SBTHP is grateful to Darrell M. McNeil and Sally Foxen-McNeill for sharing their work about this important new City landmark with a wide audience. We continue to support the related initiative to document and preserve the history of the African American community in Santa Barbara. On April 13, SBTHP spoke at City Council in support of a grant application to the California Office of Historic Preservation to create a Black/African American Historic Context Statement for the City of Santa Barbara, which was approved unanimously, and we will submit a letter of support along with the application.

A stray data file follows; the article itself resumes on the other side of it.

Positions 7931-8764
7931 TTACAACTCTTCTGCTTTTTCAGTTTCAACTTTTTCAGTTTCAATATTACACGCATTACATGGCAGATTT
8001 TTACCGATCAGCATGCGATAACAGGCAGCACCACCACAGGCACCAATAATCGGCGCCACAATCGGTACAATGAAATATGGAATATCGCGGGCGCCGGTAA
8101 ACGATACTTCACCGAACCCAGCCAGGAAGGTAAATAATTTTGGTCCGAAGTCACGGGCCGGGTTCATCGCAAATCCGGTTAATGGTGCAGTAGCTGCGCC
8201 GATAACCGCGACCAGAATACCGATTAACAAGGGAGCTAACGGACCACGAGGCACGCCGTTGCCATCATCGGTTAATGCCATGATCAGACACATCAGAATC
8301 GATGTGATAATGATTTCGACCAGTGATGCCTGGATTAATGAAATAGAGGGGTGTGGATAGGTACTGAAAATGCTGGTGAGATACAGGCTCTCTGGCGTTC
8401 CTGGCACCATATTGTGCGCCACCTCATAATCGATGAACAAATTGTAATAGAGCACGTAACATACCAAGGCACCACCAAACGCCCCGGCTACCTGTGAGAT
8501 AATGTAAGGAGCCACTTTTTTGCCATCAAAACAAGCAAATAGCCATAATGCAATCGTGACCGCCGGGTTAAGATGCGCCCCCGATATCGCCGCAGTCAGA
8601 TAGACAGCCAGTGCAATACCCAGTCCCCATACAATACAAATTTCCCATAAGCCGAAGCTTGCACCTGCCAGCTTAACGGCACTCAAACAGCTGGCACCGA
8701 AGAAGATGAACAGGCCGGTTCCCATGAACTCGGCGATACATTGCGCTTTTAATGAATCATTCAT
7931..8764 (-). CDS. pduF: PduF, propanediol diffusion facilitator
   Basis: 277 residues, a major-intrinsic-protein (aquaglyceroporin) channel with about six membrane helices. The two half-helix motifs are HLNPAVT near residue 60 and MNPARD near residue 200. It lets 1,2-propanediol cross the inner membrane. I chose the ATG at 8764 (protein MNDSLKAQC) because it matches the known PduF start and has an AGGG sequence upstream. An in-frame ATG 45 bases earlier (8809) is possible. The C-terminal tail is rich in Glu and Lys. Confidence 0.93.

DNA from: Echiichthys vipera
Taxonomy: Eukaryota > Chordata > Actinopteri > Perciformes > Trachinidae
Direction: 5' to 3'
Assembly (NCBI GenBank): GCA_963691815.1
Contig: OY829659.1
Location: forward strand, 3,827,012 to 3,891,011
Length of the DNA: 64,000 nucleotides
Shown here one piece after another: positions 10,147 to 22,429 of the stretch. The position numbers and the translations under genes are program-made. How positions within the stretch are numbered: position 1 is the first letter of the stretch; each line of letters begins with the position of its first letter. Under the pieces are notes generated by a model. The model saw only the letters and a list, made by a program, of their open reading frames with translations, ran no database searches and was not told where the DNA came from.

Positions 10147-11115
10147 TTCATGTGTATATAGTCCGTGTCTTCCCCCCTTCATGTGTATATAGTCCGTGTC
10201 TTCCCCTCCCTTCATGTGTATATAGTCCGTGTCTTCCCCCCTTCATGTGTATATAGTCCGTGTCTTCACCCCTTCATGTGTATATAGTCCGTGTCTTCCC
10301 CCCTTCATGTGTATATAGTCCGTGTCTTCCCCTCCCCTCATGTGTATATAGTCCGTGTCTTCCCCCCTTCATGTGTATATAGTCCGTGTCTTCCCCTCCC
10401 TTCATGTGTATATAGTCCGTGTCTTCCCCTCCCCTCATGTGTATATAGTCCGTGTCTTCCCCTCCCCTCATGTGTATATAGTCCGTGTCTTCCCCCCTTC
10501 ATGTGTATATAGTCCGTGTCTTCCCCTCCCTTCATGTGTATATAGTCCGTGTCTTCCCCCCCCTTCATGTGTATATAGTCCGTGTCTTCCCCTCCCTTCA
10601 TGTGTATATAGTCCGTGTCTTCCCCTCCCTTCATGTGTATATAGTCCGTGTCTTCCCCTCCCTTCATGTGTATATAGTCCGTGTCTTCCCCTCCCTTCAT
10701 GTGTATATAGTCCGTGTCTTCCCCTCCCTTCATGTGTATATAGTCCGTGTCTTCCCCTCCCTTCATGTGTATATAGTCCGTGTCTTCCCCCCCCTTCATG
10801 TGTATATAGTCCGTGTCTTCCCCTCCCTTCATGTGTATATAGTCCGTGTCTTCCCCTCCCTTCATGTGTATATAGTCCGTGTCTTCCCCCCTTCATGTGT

Our local historic preservation program helps define who we are as a community. Historic buildings remind us of our moments of triumph, help us remember and grieve our tragedies, and help document the daily life of our diverse residents and the institutions they built. We will continue to support efforts to ensure that historic preservation work in our community is as inclusive as possible.